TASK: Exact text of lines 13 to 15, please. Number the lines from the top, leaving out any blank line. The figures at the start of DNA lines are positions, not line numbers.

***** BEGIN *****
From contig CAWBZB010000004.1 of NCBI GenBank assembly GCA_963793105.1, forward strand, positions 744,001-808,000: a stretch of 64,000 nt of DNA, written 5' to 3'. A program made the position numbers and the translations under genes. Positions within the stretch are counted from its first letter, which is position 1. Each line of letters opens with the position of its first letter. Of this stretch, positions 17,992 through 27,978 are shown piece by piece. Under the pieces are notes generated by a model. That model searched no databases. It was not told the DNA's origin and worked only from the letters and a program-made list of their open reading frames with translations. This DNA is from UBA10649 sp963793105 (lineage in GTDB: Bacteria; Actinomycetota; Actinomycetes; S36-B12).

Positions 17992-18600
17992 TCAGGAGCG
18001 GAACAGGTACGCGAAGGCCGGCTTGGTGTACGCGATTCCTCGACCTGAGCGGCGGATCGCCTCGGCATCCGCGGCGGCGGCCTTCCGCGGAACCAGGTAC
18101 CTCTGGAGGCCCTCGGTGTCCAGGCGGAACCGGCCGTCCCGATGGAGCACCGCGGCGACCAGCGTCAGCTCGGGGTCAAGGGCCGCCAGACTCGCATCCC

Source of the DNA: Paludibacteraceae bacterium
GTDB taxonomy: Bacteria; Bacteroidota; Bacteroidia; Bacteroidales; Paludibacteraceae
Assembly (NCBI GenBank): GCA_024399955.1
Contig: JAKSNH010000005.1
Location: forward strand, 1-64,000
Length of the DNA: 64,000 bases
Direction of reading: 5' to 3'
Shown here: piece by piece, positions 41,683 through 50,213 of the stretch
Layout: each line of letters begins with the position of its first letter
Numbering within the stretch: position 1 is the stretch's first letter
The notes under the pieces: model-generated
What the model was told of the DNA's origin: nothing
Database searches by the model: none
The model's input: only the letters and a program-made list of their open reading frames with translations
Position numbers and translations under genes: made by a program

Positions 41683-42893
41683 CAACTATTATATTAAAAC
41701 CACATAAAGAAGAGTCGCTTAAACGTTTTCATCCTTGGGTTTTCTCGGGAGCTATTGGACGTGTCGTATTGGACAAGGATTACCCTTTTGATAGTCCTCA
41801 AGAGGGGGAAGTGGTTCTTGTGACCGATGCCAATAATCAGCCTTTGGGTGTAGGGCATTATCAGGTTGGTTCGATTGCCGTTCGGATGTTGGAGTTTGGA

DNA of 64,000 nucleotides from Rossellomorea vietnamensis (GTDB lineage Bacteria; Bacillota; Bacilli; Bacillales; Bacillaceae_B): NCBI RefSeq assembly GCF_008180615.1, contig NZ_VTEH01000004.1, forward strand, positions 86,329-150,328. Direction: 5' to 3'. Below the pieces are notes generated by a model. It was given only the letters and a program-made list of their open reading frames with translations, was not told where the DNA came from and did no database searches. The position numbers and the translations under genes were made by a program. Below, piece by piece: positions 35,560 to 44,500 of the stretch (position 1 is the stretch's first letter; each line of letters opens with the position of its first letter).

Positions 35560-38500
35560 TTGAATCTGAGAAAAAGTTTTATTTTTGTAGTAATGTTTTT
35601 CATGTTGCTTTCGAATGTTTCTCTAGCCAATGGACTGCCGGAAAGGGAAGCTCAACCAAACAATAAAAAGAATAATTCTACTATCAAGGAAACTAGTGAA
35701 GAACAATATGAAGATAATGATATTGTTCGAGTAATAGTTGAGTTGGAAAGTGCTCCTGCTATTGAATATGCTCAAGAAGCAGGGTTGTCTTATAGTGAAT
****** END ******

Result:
Shown here: piece by piece, positions 41,683 through 50,213 of the stretch
Layout: each line of letters begins with the position of its first letter
Numbering within the stretch: position 1 is the stretch's first letter